A sea change in rhetoric 

For the past several years importing renewable power from Quebec has been repeatedly touted by politicians, various studies, and Scott Balfour, the chair of Nova Scotia Power and Emera, as the key to closing four coal-fired generating stations by 2030. That’s the deadline legislated by the province to reduce carbon emissions.  

Two months ago, the Halifax Examiner asked a spokesperson for Nova Scotia Power if Hydro Quebec, which anticipates demand within its own province to grow exponentially over the next 10 years as it continues to electrify vehicles and buildings, would have additional electricity to export. Here is the response from spokesperson Mina Atia: 

We [Nova Scotia Power] have an important role to play in Nova Scotia’s energy transition given Government’s ambitious climate goals of moving off coal and reaching 80 percent renewable by 2030.  

We continue to believe the Atlantic Loop is the most effective way to progress carbon reduction initiatives in the region and we hope the federal government will support this project, so we remain engaged in the discussions. Supply volumes, costs and investment options are part of those discussions”.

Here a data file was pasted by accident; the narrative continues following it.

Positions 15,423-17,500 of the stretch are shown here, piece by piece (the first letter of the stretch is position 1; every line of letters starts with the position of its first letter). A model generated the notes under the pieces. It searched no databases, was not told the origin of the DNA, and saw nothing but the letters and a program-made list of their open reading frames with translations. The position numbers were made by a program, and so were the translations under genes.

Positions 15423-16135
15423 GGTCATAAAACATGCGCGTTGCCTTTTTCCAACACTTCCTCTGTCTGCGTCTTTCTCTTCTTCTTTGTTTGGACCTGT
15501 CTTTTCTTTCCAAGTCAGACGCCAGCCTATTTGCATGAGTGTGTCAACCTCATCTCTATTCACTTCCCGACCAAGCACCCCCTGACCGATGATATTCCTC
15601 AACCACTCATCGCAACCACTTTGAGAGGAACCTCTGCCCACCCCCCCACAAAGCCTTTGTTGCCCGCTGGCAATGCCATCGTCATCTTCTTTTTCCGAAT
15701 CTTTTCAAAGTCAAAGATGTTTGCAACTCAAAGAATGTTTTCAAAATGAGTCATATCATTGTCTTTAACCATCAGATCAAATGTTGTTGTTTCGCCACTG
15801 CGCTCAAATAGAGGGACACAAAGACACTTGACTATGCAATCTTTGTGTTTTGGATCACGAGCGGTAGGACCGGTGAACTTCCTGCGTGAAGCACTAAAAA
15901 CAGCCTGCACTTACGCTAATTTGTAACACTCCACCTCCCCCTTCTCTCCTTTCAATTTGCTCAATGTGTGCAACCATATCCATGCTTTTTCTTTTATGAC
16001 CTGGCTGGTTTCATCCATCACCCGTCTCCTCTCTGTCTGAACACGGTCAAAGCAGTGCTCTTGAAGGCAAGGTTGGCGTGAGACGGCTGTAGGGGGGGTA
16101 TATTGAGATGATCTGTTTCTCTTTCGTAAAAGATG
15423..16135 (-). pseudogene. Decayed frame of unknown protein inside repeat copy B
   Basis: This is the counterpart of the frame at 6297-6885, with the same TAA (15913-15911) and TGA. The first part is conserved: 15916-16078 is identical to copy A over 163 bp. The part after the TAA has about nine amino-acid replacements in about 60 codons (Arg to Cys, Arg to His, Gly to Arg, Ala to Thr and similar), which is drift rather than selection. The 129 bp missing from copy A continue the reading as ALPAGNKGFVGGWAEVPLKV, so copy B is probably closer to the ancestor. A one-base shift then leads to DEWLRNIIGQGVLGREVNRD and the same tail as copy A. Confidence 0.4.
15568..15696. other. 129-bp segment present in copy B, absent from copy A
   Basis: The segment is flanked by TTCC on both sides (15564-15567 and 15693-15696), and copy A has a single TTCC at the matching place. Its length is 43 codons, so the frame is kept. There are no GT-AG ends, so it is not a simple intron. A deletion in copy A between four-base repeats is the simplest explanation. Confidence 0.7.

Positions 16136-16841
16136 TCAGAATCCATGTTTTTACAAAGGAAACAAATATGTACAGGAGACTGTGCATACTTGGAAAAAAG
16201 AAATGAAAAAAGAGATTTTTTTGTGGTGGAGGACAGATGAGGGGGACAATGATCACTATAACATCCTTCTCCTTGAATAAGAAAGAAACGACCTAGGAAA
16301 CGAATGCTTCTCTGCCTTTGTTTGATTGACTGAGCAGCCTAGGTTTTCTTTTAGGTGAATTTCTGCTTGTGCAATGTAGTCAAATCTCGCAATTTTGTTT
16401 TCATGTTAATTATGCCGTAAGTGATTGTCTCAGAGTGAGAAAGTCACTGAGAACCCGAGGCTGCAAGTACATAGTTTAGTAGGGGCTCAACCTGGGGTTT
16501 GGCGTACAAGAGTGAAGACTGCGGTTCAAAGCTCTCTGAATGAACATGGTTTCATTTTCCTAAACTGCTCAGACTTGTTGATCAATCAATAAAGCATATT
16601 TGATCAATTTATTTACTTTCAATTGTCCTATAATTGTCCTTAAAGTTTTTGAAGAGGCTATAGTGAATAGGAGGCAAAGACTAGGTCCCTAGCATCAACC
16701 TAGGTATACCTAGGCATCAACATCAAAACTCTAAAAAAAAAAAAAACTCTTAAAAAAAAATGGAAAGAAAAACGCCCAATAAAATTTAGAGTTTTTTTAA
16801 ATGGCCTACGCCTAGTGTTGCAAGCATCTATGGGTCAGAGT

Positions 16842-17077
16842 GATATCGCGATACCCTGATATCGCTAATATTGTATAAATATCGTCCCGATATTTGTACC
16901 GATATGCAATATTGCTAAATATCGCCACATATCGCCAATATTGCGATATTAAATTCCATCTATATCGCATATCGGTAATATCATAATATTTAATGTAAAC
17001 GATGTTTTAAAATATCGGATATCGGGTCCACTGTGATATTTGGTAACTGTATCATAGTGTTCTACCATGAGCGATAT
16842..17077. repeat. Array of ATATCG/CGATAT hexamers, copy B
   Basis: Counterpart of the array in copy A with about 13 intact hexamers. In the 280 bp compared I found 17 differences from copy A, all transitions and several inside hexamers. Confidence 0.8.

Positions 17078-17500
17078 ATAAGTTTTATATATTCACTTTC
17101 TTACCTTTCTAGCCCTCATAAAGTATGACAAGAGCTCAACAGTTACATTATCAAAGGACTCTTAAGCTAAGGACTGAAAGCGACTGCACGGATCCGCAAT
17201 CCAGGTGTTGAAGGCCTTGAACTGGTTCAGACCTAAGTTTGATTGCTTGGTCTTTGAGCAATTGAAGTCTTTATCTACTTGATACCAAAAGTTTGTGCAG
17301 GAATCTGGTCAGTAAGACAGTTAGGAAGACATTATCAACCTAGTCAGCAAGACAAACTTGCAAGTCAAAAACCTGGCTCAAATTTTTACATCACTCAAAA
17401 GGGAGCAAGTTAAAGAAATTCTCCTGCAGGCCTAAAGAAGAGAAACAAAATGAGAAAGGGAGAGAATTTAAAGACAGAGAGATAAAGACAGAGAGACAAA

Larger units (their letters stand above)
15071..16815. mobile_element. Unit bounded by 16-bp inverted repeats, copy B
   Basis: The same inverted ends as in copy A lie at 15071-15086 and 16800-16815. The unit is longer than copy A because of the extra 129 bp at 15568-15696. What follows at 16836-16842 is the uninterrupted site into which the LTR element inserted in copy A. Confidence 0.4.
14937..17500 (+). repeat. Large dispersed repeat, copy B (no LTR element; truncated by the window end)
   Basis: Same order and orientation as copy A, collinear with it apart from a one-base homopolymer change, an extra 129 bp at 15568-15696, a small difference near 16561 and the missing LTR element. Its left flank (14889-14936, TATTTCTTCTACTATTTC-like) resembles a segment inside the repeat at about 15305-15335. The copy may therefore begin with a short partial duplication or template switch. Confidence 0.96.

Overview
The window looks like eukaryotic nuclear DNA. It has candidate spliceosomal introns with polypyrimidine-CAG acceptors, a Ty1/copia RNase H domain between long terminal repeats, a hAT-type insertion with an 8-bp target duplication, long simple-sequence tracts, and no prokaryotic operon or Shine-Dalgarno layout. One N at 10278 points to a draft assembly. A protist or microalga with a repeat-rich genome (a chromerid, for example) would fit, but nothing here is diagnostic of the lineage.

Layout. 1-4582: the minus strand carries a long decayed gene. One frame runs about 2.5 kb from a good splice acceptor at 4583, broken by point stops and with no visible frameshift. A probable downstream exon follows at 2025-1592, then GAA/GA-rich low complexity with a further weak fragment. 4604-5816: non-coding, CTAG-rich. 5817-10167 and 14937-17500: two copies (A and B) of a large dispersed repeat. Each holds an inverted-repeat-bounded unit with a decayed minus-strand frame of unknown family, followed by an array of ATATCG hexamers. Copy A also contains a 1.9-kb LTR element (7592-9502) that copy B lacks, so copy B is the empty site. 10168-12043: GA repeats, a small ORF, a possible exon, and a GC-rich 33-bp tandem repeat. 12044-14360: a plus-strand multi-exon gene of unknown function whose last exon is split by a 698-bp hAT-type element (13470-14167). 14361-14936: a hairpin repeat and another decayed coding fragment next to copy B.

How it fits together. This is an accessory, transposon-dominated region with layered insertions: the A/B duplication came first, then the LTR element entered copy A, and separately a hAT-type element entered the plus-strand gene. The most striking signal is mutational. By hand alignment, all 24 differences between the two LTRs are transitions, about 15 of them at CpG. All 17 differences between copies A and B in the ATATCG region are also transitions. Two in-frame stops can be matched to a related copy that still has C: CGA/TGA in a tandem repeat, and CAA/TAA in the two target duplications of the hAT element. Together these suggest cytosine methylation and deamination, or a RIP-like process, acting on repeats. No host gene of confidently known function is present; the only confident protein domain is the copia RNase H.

Reporters asked Houston about the province’s Plan B if the Atlantic Loop doesn’t proceed.

“We’re working on that. Is it more wind? Is it more solar?” Houston said. “It sure would be nice if we could get the energy from Muskrat Falls that we are paying for, too. We’ve been hurt by that and I’ll have more to say at a later time. The goals are legislated. We know we need to green the grid and we know the energy mix will be different.”

The province has signed contracts with half a dozen independent power companies, which are teamed up with First Nations to generate 350 megawatts of wind power by 2025-26. It has also rewritten legislation to allow the province to contract with developers of battery storage technologies. 

Nova Scotia Power cancelled its multi-million-dollar investment in battery storage this year after the Houston government limited how much money it could obtain from ratepayers.